Nietzsche and early Rand are seriously at odds over what type of characters should be counted as of noble spirit, as the best type of humans. However those two types are to be rightly characterized, early Rand evidently shared with Nietzsche the view that there has to be sacrifice between types higher and types lower.

That view is in tension with the ideal Rand was upholding by having Kira say she does not want to be for or against the people; she only wants to be left alone to live. Perhaps Rand was thinking that, in existing human societies, there had to be sacrifice between types of people and that the interests of the masses should be sacrificed to the interests of the superior spiritual class. By the summer of ’37, she was thinking that, at least in ideal social relationships, the best individuals are not dependent on the existence of the masses. That is one of the messages of Anthem.

In 1936 Rand may have held, against Marxism, that exploitation is right. However, I do not think her conception of life as an ideal, life undefeated, was the same as the concept of life Nietzsche appealed to in defending social exploitation. Nietzsche writes:

"Life itself is essentially a process of appropriating, injuring, overpowering, the alien and the weaker, oppressing, being harsh, imposing your own form, incorporating, and at least, the very least, exploiting . . . . Life is precisely will to power. . . . These days, people everywhere are lost in rapturous enthusiasms, even in scientific disguise, about a future state of society where 'the exploitative character' will fall away . . . . 'Exploitation' does not belong to a corrupt or imperfect society: it belongs to the essence of being alive as a fundamental organic function; it is a result of genuine will to power, which is just the will to life." (BGE 259)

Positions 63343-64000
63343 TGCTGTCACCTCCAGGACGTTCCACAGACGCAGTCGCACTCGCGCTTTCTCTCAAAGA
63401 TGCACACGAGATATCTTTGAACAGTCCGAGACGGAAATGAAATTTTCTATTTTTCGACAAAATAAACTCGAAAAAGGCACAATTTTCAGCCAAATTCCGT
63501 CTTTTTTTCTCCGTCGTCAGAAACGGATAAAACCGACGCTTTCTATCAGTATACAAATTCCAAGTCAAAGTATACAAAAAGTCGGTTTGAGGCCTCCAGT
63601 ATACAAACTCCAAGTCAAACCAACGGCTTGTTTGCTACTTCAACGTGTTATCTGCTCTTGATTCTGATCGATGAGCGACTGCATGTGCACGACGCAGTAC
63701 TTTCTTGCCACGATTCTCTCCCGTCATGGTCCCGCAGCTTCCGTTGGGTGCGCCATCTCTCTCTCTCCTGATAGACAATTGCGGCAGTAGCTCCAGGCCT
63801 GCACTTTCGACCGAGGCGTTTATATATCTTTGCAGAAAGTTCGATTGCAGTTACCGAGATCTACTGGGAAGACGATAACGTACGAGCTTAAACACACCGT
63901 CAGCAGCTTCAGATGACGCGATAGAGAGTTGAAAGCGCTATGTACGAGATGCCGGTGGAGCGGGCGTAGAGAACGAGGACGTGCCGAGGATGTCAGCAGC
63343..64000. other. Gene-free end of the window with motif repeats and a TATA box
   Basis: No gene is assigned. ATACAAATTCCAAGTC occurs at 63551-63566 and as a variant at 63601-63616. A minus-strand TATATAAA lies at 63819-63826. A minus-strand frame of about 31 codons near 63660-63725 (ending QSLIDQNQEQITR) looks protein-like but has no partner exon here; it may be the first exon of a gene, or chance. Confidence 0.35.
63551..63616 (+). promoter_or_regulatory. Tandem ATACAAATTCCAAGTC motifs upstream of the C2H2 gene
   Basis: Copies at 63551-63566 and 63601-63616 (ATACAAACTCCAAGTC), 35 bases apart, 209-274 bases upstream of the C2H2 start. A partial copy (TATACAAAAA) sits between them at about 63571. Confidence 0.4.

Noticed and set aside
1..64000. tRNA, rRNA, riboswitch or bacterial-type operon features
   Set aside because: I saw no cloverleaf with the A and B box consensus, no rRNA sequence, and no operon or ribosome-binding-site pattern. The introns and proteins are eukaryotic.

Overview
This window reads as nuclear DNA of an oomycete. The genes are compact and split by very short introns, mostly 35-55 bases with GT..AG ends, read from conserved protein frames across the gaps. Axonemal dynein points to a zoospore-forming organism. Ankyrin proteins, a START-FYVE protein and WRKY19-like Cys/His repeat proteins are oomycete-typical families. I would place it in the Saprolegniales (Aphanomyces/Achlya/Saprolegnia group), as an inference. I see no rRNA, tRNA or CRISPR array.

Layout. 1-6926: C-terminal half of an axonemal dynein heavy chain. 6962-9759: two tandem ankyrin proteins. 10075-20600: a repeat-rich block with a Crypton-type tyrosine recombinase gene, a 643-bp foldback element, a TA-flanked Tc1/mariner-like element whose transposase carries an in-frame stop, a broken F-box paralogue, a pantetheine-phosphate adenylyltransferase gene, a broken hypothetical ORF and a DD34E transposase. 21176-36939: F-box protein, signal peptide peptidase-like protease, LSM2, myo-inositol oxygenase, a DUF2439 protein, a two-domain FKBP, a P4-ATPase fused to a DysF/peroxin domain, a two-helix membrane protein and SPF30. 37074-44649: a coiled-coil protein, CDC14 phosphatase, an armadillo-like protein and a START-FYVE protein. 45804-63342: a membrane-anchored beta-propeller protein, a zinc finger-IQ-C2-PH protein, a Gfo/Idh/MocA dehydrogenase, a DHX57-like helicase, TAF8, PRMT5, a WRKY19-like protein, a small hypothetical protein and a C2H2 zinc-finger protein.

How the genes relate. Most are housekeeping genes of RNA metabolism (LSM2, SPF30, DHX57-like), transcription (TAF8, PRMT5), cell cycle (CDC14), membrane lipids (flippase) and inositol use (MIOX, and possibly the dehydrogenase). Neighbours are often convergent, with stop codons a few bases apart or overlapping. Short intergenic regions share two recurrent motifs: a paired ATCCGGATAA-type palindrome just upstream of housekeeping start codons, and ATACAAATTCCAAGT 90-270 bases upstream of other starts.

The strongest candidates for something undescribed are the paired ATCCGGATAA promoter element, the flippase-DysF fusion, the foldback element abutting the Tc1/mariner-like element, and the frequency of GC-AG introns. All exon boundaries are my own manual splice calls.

Kira says to Andrei “What do you think is living in me? Why do you think I’m alive? Because I have a stomach and eat and digest food? Because I breathe and work and produce more food to digest? Or because I know what I want and that something that knows how to want—isn’t that life itself?” (WL 1936, quoted in Wright 2005, 203). She speaks of Andrei’s Communism bringing its “new life” to men by telling them what they should want, what they must want, dictating what the hours and thoughts of their lives must be. Andrei’s Communism “forbade life to the living” (WL 388).

Life as the moral ideal in We the Living (1936) is life knowing itself, but what it knows at its heart is not will to power. What it knows is life undefeated, life self-directed and self-caring. Stopping that heart of human life brings humanity not new life, but death.

References

Descartes, R. 1641. Meditations on First Philosophy. E.S. Haldane and T.R.T. Ross, trans. In The Essential Descartes. M.D. Wilson, editor. Meridian.

Mayhew, R. 2004a. We the Living: ’36 and ’59. In Mayhew 2004b.

——., editor. 2004b. Essays on Ayn Rand’s We the Living. Lexington.

——. 2005a. Anthem ’38 & ’46. In Mayhew 2005b.

——. editor. 2005b. Essays on Ayn Rand’s Anthem. Lexington.

Milgram, S. 2005. Anthem in Manuscript: Finding the Words. In Mayhew 2005b.

Milgram, S. 2007. The Fountainhead from Notebook to Novel. In Essays on Ayn Rand’s The Fountainhead. R. Mayhew, editor. Lexington.

Nietzsche, F. 1881. Daybreak. R.J. Hollingdale, trans. 1997. Cambridge.

——. 1882 & 1887. The Gay Science I–IV & V. J. Nauckhoff, trans. 2001. Cambridge.

——. 1883–85. Thus Spoke Zarathustra. A. Del Caro, trans. 2006. Cambridge.

——. 1886. Beyond Good and Evil. J. Norman, trans. 2002. Cambridge.

Rand, A. 1959 (1936). We the Living. Signet.

——. 1946 (1938). Anthem. In The Freeman 3(1).

Sciabarra, C. M. 1995. Ayn Rand – The Russian Radical. Penn State.

Wright, D. 2005. Needs of the Psyche in Ayn Rand’s Early Ethical Thought. In Mayhew 2005b.